“We would get chatting and they would just ask ‘Are you Catholic or are you Protestant?’ as blunt as that,” recalls Josh Adam Jones of the youth he met in Belfast when working on his latest project, 99 Peace Walls. It’s a question which has long proved pertinent when crossing from East to West Belfast, and one of the reasons the number of walls in the Northern Irish capital have actually increased instead of having decreased since the 1997 Good Friday agreement.
“I would say ‘I don’t have a religion as such’. One of them said ‘You want to be careful where you say that, because in places around here, that will make people argue with you.’ Basically he was warning me. He was around 11 years old. Having that conversation, it struck me and took me aback to see how heavily ingrained that religious divide is still,” explains Jones.
It’s not the first time Jones has photographed an Irish community – earlier this year, he produced Céad Míle Fáilte (A Hundred Thousand Welcomes), a series documenting the dwindling Irish populations in big English cities such as Birmingham, which came about through an assignment during his second year as a photography student at the University of West England in Bristol.
“For my second project, the brief that we were given was ‘Intersections’,” he explains. “It’s one of those fancy one-word projects that you have to explore. The brief that went up alongside that was to document or focus on a community of people you wouldn’t normally have an association with,” says Jones. Originally drawn to the reggae scene in Bristol, he soon found this to be old ground and opted to start afresh in Birmingham. Belfast seemed like a natural progression, as the photographer was volunteering at this summer’s photo festival in the city.
“It was my first time over in Ireland so all I had were preconceptions really,” he admits. “I was aware of the historical side of things. But I had no knowledge of the reality. It was quite a tense time because this was just before the last elections where the DUP got in. I had gone out with drinks for work colleagues after the festival and even then I would get accosted because I was English. These young girls, 18 or 19 year-olds, would want to come and sit with me and then it would always be so politically heated.”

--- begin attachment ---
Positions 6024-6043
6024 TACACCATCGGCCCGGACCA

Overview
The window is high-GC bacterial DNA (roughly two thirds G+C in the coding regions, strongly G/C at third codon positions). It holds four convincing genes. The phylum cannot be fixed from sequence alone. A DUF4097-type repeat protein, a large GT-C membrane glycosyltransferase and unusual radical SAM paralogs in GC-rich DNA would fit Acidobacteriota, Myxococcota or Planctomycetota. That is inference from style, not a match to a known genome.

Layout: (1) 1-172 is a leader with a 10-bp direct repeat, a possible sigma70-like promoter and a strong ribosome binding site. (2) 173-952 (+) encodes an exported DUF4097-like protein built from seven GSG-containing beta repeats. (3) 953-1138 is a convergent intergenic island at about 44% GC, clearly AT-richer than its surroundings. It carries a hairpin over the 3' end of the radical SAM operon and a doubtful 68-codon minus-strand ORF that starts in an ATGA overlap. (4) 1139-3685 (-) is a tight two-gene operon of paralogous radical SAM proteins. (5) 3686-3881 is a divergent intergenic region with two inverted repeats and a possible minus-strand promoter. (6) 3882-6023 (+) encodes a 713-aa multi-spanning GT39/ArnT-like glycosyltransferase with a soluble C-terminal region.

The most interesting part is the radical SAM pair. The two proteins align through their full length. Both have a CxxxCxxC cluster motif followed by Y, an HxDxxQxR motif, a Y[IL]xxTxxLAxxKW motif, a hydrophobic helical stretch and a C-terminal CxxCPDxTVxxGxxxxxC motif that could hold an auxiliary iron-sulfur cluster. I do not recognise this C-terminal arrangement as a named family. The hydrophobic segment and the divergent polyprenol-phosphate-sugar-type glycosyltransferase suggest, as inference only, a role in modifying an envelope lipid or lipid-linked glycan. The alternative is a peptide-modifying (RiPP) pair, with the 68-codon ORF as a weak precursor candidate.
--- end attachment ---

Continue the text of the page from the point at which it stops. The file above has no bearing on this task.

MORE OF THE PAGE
Although Jones hadn’t gone to Belfast with the explicit intention of getting involved in religious or political issues, he sees that this is a possible interpretation. Across the series, unionist and loyalist colours are present in subtle ways, from clothing to cars, and children play in peace in parks across from divisional walls. But part of the reason he wanted to shoot youngsters was to given them a voice in a narrative that has long preceded them. “It was the younger people in this project that captured me,” says Jones.
“I didn’t want this to be a condescending project in any way. I photograph people in the same way, no matter what their political beliefs or social status. I am trying to give someone a narrative: this is how this person wants to dress, or how they want to act. If they want to go out and drink vodka at 17, that’s their choice.”
The photographs sometimes present a gritty reality, but it’s one telling of recent statistics – one in four children in Northern Ireland grow up beneath the poverty line, and both the wards of North and West Belfast are in the top ten regions in the UK for unemployment. Sometimes Jones would explain his project to people in bars or pubs and would be given advice on areas not to enter for his own safety; venturing there anyway, he found the locals didn’t live up to the dangerous stereotypes.
“The houses and the areas I was in were all low socio-economic values. You could tell these people were in areas that had less money,” he says. “However, I don’t want to use connotations of rough, because that’s not what came across. People might not have a lot, but they will give you what they can. That’s true of so many people in Northern Ireland. They’re a very warm and friendly and welcoming people. They will tell you stories and their lives and give you their time.”
Now entering his third year of university, Jones hopes he will soon have the time to return to Belfast, and travel to other cities across both Northern and the Republic of Ireland. But he says Belfast has stuck with him, for its warm culture but also its slow-healing divisions and the walls that physically manifest them. “It was strange because it was likening it to wartime Berlin,” he says, “with the wall intact separating two peoples who live in the same place.”